The backstage room was small, gloomy and had an odour that somehow suggested damp, mould and tears. The Clockwork Conjuror sat in front of a mirror, whistling a melody that had no apparent key and scraping face paint off by the trowel-load. There was a knock at the door.

“Come in,” he said cheerily.

The door opened and Sir John and Marie walked in. 

“Oh hello,” said the Conjuror, looking a little surprised. “You made it to the show then?”

“Mr… Conjuror,” said Sir John, “you haven’t been entirely honest with us, have you?”

The Conjuror dropped his head a little.

“Well I may have exaggerated ticket sales a little,” he said.

“No,” said Sir John, “I mean about your… troupe.”

He gestured at the puppets and noticed that all their heads were turned to stare at Marie. He couldn’t remember if they had been like that when he came in.

“I’m not sure I follow you,” said the Conjuror, nervously.

“Boss,” said one of the puppets,” I think the jig is up. That dame there, she has some hocus-pocus stuff.”

“She is a witch!” said Sir John, proudly.

“She seems perfectly nice to me,” said the Conjuror, taken aback. “Nice to meet you, by the way!”

Enchante,” said Marie. “Maybe you explain about this jig.”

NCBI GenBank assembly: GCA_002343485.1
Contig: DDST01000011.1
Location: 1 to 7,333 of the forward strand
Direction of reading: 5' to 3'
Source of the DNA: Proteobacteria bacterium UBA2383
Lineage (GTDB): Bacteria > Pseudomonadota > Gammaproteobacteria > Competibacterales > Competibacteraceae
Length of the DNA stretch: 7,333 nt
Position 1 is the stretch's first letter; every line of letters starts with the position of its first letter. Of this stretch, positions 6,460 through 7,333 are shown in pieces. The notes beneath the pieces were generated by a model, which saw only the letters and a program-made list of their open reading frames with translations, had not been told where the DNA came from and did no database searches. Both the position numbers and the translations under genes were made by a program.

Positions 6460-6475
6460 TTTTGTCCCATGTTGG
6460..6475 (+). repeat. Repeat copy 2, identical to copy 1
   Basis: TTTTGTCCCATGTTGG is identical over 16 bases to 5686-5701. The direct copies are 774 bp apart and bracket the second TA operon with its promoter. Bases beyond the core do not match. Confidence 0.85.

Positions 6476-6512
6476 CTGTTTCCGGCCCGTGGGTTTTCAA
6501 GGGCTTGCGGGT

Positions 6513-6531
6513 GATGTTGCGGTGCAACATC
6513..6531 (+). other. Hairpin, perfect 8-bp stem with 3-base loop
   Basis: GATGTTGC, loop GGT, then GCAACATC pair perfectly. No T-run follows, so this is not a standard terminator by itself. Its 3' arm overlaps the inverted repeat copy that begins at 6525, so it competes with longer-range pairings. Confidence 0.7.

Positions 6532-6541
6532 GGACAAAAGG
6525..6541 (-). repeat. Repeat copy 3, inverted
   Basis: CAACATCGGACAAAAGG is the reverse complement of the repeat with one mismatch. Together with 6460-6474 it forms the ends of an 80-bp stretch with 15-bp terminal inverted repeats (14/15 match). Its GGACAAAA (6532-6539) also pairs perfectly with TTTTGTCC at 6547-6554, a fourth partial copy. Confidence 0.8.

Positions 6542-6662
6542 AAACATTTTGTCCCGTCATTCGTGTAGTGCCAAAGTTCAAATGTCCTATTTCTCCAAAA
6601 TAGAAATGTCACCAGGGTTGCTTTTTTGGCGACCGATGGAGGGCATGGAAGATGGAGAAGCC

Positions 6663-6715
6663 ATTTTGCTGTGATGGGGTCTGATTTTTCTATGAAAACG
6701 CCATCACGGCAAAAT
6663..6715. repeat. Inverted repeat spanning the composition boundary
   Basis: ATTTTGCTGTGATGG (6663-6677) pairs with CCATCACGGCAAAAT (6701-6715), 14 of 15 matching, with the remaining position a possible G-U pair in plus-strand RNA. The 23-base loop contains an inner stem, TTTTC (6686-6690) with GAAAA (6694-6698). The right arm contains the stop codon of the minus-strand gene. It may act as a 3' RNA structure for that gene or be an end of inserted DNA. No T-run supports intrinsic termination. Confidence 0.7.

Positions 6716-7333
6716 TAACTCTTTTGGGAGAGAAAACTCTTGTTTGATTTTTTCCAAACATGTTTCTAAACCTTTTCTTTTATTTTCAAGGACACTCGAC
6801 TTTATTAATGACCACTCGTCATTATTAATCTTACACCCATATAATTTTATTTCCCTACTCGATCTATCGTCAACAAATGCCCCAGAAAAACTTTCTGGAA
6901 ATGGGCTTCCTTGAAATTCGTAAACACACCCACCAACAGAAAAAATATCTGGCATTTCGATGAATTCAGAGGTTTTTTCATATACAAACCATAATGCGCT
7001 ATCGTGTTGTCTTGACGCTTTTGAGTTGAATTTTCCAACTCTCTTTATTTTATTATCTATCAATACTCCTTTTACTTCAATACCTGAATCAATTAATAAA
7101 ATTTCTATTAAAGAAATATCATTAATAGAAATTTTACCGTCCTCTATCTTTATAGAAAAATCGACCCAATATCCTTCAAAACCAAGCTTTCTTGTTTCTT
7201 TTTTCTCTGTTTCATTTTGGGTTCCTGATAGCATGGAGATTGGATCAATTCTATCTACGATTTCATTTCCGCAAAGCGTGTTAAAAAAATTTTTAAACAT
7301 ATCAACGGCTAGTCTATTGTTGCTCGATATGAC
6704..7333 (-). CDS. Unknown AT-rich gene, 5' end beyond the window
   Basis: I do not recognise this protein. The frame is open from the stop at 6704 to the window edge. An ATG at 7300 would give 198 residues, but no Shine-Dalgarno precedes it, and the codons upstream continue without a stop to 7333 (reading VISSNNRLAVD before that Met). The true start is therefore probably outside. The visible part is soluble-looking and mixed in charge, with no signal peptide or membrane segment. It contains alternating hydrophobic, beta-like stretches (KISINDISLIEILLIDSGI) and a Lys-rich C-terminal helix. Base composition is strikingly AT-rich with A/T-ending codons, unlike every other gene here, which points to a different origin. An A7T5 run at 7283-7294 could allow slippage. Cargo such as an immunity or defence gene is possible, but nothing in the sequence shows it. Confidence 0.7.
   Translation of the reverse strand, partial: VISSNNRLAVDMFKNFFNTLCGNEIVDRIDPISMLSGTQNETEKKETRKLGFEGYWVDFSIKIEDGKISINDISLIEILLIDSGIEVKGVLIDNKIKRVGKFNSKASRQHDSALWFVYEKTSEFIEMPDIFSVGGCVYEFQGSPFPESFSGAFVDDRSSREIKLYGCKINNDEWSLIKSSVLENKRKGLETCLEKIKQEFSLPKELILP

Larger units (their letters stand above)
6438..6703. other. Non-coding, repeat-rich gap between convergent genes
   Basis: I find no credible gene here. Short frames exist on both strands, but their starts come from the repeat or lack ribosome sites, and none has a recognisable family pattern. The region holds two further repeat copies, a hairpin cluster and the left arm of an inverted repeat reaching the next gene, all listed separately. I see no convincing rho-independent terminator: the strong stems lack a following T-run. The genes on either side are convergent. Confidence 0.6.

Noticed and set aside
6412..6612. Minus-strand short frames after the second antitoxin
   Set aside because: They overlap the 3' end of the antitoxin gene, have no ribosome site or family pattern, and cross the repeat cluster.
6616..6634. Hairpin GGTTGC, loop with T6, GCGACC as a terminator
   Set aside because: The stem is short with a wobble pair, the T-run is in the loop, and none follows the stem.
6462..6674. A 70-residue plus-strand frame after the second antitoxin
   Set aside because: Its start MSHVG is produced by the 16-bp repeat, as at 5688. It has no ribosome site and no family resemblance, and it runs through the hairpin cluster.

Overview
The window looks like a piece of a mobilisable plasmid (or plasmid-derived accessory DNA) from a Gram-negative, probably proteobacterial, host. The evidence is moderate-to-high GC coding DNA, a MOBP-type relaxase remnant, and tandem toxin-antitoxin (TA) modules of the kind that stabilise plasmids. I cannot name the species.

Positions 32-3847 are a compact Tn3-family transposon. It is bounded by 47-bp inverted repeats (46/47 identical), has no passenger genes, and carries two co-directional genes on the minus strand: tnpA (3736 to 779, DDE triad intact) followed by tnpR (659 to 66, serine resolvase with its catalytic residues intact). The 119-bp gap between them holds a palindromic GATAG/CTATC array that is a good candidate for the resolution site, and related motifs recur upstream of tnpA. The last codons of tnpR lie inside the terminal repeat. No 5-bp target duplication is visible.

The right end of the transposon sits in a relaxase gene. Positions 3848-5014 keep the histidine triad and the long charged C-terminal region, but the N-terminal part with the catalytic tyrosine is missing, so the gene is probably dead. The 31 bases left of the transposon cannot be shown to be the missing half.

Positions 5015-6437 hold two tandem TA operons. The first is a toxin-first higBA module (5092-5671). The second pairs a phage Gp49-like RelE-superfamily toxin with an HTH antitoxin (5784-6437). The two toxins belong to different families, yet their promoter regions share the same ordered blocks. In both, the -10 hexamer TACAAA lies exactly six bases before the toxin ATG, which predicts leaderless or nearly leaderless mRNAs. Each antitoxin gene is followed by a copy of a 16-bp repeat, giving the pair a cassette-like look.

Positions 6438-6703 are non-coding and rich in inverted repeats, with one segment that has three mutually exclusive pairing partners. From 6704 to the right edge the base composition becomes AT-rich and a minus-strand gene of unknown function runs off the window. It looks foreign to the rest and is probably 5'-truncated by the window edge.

The Conjuror sighed and began his tale.

“Well, truth be told, as well as being a mediocre magician, unfunny comedian and tuneless troubadour, seems I’m not a very successful puppeteer either. Of course, I figure this out after I’ve spent all my savings on a fine set of puppets. So, desperate and at rock bottom, I do something rash.”

Sir John looked around and tried to imagine what rock bottom would look like for the Conjuror.

“Go on,” said Marie, not unkindly.

“You know that magicians are supposed to summon spirits. Well of course, that’s just a story to sell the magic. Or so I thought. I wondered if there was some truth in the tale. So I went looking and I found it: A grimmer.”

“Grimoire?” said Sir John.

“Exactly,” said the conjuror. “So I arrange all these puppets in a circle, and I follow the instructions, and, lo and behold, they speak, they are alive.”

Sir John inhaled sharply.

“So these are… puppets possessed by… spirits?” he said.

“Not exactly,” said the puppet that had spoken before. “See, the same time the boss is doing his thing, we’re all sitting on a girder, high in the sky, eating lunch.”

“In… heaven?” said Sir John.

“Park Row Building, New York. We’re a construction crew, see? Well we were. Turns out that girder wasn’t attached so well. We all fell down. I can still recall it, seeing the ground rushing toward me, my life passing in front of me and then… BAM. We wake up in Birmingham, England.”

“Good God!” said Sir John.

“It makes sense mon cher,” said Marie. “It’s like you say about electricity, it takes the lazy path. Magic is the same. Why bother fetching spirits from the otherworld when you have 23 souls already here.”

“So here we are,” said the puppet. “We may be small puppets that are dead inside, but hey, we’re in showbusiness!”

“Ta-da!’ said the puppets at once.

Lunch atop a Skyscraper

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